THE THIRD World Social Forum, which took place in Port Alegro, Brazil, on the last week in January, was the largest gathering in the event's history so far.
It is estimated that over 100,000 people participated in total including 5,717 organisations and 20,763 delegates from 156 countries. The opening march alone attracted an estimated 140,000 people. Opposition to the threatened war on Iraq and the 'free-trade' zone for the Americas (FTAA), rightly seen as an attempt by the USA to expand its economic hegemony over the continent, emerged as major themes. As did support for the Venezuelan people against the right- wing attempts to topple the populist President Chavez, who attended the Forum.
Undoubtedly, the most anticipated event at the Forum was the speech of Luiz Inacio da Silva (Lula), the recently elected PT (Workers' Party) President of Brazil. Hopes of 'another world' amongst participants at the WSF found its clearest expression in the reception they gave Lula, whose emotional speech credited "the political consciousness of the voters" for his election. However, in an attempt to moderate people's huge expectations in his government, He warned "Running a government is like running a marathon. You can't rush...[otherwise] you'll and up panting in the first street corner".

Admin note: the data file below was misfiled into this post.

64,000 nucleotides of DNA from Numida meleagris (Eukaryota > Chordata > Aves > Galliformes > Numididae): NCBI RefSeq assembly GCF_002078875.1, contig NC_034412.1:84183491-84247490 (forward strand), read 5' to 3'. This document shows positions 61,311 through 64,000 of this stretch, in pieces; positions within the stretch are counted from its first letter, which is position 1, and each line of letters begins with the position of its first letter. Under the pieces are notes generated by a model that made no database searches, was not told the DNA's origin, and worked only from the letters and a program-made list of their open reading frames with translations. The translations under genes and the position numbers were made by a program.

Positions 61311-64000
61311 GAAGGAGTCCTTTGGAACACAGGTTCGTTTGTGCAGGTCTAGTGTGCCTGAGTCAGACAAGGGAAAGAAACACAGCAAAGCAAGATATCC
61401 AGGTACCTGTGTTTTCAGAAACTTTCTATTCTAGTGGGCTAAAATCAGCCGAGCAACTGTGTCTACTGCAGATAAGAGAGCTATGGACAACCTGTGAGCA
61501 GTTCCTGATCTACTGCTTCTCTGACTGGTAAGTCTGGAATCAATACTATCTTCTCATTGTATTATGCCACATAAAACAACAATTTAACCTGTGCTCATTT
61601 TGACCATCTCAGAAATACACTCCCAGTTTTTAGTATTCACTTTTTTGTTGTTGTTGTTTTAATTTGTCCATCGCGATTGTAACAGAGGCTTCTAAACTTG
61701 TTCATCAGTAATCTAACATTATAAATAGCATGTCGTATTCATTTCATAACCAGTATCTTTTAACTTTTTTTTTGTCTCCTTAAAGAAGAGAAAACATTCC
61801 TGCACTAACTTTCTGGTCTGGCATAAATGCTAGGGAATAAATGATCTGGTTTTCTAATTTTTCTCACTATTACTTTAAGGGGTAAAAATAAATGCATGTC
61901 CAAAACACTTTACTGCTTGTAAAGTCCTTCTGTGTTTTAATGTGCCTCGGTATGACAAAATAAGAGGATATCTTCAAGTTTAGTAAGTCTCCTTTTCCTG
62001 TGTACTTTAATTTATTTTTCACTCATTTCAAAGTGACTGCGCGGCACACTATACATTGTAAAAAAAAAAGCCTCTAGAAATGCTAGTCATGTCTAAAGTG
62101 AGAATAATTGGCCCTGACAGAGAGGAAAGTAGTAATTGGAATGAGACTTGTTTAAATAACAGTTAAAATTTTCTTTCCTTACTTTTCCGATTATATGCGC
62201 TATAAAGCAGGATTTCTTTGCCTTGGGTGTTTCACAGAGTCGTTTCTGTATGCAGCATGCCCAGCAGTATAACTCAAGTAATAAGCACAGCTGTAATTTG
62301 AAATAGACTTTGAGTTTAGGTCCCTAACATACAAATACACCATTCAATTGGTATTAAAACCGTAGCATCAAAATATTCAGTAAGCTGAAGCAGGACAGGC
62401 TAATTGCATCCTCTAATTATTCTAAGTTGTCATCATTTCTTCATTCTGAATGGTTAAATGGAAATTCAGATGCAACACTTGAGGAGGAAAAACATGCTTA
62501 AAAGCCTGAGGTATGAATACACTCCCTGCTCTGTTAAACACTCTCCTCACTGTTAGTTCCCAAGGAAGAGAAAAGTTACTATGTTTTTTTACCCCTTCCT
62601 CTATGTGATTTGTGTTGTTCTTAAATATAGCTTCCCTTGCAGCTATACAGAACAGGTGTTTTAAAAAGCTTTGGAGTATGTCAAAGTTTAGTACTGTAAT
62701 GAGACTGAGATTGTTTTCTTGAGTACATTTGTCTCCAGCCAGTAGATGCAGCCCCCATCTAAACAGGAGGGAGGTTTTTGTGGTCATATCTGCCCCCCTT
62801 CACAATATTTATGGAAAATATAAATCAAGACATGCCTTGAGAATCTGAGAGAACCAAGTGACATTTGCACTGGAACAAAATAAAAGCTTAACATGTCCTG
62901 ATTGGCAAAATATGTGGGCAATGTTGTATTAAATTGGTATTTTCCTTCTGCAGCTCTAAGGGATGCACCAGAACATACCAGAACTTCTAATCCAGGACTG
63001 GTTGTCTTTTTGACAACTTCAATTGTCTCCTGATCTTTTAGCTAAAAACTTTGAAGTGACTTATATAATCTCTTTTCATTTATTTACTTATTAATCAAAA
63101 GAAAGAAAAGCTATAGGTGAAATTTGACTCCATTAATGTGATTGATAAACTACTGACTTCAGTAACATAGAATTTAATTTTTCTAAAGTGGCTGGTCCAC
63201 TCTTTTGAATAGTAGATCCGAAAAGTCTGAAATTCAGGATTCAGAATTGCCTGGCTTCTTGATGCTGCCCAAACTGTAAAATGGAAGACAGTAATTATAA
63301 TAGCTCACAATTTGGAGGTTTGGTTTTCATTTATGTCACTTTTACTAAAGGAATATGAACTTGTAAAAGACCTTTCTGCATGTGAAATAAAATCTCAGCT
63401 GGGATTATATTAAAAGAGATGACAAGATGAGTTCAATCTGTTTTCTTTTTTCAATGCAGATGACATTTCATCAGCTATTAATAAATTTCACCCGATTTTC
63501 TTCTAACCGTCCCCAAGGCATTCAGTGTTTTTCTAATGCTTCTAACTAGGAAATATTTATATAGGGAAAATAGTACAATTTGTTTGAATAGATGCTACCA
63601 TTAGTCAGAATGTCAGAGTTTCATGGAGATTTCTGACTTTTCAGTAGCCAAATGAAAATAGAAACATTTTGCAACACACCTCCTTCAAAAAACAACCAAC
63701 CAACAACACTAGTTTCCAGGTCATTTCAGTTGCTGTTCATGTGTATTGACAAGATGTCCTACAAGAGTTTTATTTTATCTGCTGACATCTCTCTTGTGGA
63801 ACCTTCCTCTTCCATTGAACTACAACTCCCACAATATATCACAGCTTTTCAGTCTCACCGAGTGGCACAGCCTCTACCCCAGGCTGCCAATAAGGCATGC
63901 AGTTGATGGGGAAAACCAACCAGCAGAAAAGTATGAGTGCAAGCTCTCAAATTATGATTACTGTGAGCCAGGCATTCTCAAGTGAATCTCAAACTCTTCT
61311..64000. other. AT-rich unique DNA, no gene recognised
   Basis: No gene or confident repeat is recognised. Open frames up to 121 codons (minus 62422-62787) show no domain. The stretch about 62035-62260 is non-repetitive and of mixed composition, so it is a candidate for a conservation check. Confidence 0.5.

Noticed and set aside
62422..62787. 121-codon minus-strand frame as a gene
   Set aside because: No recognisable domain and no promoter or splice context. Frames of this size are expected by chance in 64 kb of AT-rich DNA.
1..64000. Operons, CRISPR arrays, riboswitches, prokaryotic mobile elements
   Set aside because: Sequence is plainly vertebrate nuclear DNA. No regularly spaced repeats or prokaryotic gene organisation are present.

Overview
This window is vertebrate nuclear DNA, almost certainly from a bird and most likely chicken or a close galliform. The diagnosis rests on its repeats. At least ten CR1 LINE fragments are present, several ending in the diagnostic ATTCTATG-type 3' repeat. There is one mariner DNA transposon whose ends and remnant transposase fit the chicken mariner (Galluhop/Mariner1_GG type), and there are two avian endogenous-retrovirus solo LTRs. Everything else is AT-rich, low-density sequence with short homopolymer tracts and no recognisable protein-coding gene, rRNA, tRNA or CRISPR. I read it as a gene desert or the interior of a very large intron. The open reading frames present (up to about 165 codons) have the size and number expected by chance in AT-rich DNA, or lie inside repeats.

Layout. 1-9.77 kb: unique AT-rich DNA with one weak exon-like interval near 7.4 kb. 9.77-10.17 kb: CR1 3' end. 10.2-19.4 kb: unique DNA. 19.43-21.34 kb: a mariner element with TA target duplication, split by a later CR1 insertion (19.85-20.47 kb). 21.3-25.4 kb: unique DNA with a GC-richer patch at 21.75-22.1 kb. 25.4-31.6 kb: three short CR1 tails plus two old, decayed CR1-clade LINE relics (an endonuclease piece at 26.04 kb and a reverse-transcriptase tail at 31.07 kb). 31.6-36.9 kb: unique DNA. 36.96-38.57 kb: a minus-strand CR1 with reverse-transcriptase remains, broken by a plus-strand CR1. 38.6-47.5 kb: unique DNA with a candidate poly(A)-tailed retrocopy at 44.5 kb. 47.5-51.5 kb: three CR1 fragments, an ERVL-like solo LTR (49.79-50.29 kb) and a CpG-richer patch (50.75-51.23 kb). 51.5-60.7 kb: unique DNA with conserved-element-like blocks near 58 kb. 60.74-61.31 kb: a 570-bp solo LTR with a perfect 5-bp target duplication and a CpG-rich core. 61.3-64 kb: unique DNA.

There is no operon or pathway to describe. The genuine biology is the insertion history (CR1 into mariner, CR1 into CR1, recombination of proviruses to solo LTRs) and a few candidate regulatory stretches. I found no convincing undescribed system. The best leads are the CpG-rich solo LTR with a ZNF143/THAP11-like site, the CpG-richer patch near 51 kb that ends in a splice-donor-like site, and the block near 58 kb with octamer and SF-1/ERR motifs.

Controversially, after the WSF Lula attended the annual meeting of industrialists, bankers, politicians and 'experts' at the World Economic Forum in Davos, the event to which the World Social Forum had been set up as an alternative. "Lula is trying to prepare the activists for the fact that he will not be able to deliver on all promises. He is not intending to break with capitalism", said Eliana Oliveira, from Socialismo Revolucionario, the CWI in Brazil.
One of the most vibrant aspects of the Forum was the youth camp, a huge meeting place where 25,000 people attended discussions and cultural events. When the Movement for those without Education (MSE - the ISR's Brazilian affiliate) held a meeting in the camp, 100-200 people discussed plans to stage occupations in universities demanding democratic access to higher education. CWI supporters from several countries who attended the WSF found a warm reception for ideas of unity between radical youth and workers in struggle and the need for independent class ideas among the thousands opposed to capitalism, wars and imperialism.
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